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Bible Commentaries

Sutcliffe's Commentary on the Old and New Testaments

1 Samuel 27

 

 

Verses 1-12

1 Samuel 27:8. The Geshurites. They were a branch of the Canaanites. Joshua 12:5. Another branch of this people resided beyond the Jordan. 2 Samuel 3:3; 2 Samuel 13:15.—The Gezrites are the people of Gezer. Joshua 16:3. The people of Amalek have been spoken of before. Hence David, by leaving none of them alive, fulfilled the divine injunction which was twice given by Moses, and once by Samuel: chap. 15.

1 Samuel 27:10. Against the south of Judah. The three nations, 1 Samuel 27:8, had maintained themselves in the lot or district of Judah. But this was not telling Achish the whole truth. This invasion would make David popular in Judah; and it is not doubted but he consulted the Lord, who had said that he would have war with Amalek from generation to generation. Exodus 17:14.

REFLECTIONS.

David finding Saul so often inconstant, and the Ziphites treacherous, became low-spirited. God had twice delivered him from Saul, and yet he feared that God would not continue to deliver him, So this man of faith had moments of doubt and fear.

During this dark and cloudy moment, he looked round him for a refuge. Saul had beaten the neighbouring kings to the east; and there seemed no protector but Achish, who was the chief prince in Philistia. With him therefore he sought protection, and formed an alliance. This was a step of human prudence, in which he did not consult the Lord; and it involved him in suspicions with his country; for the friend of Achish was the enemy of Israel.

Besides, in his new situation, he was surrounded with fresh foes, against whom he had to march. Probably he trespassed on some of their lands when entering into Ziklag; or that he had received injuries from them while in the desert which he did not think prudent then to revenge. Be that as it may, they were nations sentenced to die for their wickedness; and the divine judgments seem to awake with the greater strength for having slumbered so long. The return of David from this expedition was tarnished with duplicity: he did not dare to tell Achish all the particulars, and so told him that he had been to the south of Judah. And he could not, it would seem, attack the three branches of those nations without making some inroad on the lot of Judah. Yet whatever mitigation may be pleaded for David’s evasion doing Achish no harm, and procuring his own repose, it is by no means to be imitated. The discovery of deception always does harm; and there never was an age in which it was allowed. And if it be considered, that David involved himself in troubles with Amalek, and hazarded a war with his own country, it is a doubt whether he was prudent in leaving the desert for a refuge in Philistia. A protection sought from the enemies of the Lord, is not at all times either wise or safe.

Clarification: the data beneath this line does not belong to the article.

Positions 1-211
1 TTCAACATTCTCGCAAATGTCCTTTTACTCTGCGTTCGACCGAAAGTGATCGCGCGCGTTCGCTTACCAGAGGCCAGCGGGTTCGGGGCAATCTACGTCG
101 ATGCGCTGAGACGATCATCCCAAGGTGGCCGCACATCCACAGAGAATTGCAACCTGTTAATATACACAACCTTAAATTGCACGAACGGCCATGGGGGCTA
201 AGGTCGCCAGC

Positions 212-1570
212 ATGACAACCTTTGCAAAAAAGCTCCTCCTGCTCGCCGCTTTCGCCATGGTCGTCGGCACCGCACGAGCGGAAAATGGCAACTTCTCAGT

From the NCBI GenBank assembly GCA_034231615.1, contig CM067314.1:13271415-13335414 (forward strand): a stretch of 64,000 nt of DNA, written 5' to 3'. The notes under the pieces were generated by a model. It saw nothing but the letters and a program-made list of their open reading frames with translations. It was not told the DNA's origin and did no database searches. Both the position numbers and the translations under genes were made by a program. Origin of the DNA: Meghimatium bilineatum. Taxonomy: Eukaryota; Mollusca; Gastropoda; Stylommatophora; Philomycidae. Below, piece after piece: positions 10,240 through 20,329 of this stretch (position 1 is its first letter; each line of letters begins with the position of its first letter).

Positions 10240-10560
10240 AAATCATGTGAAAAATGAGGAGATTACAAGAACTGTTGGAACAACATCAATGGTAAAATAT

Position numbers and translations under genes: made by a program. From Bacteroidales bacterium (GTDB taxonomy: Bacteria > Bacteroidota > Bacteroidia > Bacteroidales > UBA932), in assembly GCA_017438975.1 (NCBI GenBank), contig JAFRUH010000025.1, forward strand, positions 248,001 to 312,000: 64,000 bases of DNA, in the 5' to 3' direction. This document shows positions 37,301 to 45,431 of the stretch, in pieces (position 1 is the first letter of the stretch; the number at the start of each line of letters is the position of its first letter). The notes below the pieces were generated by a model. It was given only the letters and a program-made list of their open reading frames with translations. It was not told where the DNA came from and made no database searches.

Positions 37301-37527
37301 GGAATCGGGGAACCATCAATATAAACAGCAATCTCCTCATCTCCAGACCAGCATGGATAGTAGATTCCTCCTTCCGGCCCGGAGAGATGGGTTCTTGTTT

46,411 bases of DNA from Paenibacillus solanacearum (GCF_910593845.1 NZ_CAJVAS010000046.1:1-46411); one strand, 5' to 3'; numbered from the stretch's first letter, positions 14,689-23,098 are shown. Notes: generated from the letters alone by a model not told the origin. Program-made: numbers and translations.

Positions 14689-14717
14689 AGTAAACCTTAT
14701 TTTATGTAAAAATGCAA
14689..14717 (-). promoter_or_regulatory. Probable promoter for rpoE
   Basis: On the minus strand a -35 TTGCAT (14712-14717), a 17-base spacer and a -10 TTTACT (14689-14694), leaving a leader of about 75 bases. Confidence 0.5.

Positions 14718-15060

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Bibliography Information
Sutcliffe, Joseph. "Commentary on 1 Samuel 27:4". Sutcliffe's Commentary on the Old and New Testaments. http://odl.studylight.org/commentaries/jsc/1-samuel-27.html. 1835.

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